Read aloud Matthew 5:16 again. Remind the children that Jesus is telling us to let our lights shine. Emphasize the importance of letting our lights shine by being good examples. Point out that as members of The Church of Jesus Christ of Latter-day Saints we should follow the teachings of Jesus Christ and help others follow Jesus’ teachings also.
Sing or say the words to “Jesus Wants Me for a Sunbeam” with the children. Help them understand that being “sunbeams” for Jesus means letting our lights shine, as the scripture says.
Tell the children that you are going to describe some situations and give two choices they could make in each situation. Ask the children to listen carefully to each choice. If the choice is a good one, the children should each hold one finger high in the air to represent their candles on candlesticks. If the choice is not good, they should each cover the finger with their other hand, to represent hiding their lights under bushels. After each situation, discuss which choice is better and why it is an example of letting our lights shine.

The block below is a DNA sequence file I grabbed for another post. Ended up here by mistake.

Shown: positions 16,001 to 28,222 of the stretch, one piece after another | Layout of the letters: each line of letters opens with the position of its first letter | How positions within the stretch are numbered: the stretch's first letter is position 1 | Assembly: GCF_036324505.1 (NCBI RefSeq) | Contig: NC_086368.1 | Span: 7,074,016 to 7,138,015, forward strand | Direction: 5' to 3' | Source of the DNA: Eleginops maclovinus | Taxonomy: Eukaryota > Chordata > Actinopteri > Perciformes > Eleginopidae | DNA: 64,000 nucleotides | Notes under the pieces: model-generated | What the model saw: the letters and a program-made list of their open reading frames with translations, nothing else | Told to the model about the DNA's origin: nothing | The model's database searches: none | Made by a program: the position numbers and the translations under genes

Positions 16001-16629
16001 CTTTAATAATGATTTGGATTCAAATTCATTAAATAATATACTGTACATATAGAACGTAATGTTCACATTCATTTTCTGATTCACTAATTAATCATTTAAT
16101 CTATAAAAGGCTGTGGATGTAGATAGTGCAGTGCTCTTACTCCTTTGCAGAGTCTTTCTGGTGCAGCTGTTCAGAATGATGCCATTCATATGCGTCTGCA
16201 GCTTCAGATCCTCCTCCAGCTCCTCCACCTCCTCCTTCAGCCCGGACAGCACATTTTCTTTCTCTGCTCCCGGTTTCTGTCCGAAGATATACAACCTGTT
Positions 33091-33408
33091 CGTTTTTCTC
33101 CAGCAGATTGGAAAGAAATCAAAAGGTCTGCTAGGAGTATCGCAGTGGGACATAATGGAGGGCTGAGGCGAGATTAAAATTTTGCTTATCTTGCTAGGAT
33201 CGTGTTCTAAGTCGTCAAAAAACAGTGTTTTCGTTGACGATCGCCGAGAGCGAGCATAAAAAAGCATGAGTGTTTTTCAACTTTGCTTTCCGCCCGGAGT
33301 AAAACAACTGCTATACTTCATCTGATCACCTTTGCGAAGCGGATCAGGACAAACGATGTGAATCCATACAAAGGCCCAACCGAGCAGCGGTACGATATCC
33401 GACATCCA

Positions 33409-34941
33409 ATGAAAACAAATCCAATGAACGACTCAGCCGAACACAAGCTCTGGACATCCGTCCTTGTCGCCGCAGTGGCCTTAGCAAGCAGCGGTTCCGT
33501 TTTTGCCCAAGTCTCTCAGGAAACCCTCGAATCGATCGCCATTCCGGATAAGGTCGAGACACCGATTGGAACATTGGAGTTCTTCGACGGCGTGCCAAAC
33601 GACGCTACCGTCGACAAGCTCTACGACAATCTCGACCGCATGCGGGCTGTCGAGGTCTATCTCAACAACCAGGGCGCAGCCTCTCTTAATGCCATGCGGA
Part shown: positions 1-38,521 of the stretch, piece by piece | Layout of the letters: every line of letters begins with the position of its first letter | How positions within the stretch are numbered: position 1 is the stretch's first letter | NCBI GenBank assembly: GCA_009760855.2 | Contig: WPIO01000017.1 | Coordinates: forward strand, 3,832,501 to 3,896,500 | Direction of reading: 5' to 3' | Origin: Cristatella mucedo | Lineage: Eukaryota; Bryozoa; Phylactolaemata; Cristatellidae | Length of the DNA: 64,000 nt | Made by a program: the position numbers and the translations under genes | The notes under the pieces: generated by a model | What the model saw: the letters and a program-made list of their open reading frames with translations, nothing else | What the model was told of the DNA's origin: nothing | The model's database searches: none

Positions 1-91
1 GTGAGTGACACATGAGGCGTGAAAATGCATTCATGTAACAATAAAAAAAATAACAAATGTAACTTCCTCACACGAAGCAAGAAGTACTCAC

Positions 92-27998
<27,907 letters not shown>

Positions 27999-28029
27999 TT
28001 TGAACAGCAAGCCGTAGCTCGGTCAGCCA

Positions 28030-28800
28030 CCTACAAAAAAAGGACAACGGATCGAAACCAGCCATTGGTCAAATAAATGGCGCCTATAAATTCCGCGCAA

Use the following situations or create some of your own:
You have been playing all morning with some friends in your neighborhood and have been having lots of fun. After lunch a girl who is visiting the family across the street comes outside and looks like she wants to play with you. What do you do?
Since you and your friends don’t know the girl and she doesn’t know what you’ve been playing, you don’t invite her to play with you.
You say to your friends, “Let’s invite that new girl to come and play with us. She looks like she wants to play.”
You are playing ball with your friends. You hit the ball hard, and it hits your neighbor’s window and cracks it. What do you do?